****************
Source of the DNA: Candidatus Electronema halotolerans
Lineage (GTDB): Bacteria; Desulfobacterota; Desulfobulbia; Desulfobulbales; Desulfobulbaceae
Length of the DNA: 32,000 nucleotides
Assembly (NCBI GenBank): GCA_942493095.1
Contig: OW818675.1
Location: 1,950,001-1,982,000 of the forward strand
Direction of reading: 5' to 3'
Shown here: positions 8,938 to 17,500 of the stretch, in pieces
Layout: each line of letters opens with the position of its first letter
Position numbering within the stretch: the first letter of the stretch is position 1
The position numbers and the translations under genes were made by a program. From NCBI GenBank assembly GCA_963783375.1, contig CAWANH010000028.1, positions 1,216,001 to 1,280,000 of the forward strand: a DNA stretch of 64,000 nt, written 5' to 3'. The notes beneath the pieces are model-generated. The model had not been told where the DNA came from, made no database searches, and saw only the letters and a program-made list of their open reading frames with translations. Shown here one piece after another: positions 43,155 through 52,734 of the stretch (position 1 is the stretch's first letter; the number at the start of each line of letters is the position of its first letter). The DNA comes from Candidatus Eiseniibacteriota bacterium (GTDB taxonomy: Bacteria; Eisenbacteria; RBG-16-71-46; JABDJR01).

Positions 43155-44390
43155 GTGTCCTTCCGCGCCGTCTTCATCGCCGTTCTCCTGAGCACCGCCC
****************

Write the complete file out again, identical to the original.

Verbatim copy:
Source of the DNA: Candidatus Electronema halotolerans
Lineage (GTDB): Bacteria; Desulfobacterota; Desulfobulbia; Desulfobulbales; Desulfobulbaceae
Length of the DNA: 32,000 nucleotides
Assembly (NCBI GenBank): GCA_942493095.1
Contig: OW818675.1
Location: 1,950,001-1,982,000 of the forward strand
Direction of reading: 5' to 3'
Shown here: positions 8,938 to 17,500 of the stretch, in pieces
Layout: each line of letters opens with the position of its first letter
Position numbering within the stretch: the first letter of the stretch is position 1
The position numbers and the translations under genes were made by a program. From NCBI GenBank assembly GCA_963783375.1, contig CAWANH010000028.1, positions 1,216,001 to 1,280,000 of the forward strand: a DNA stretch of 64,000 nt, written 5' to 3'. The notes beneath the pieces are model-generated. The model had not been told where the DNA came from, made no database searches, and saw only the letters and a program-made list of their open reading frames with translations. Shown here one piece after another: positions 43,155 through 52,734 of the stretch (position 1 is the stretch's first letter; the number at the start of each line of letters is the position of its first letter). The DNA comes from Candidatus Eiseniibacteriota bacterium (GTDB taxonomy: Bacteria; Eisenbacteria; RBG-16-71-46; JABDJR01).

Positions 43155-44390
43155 GTGTCCTTCCGCGCCGTCTTCATCGCCGTTCTCCTGAGCACCGCCC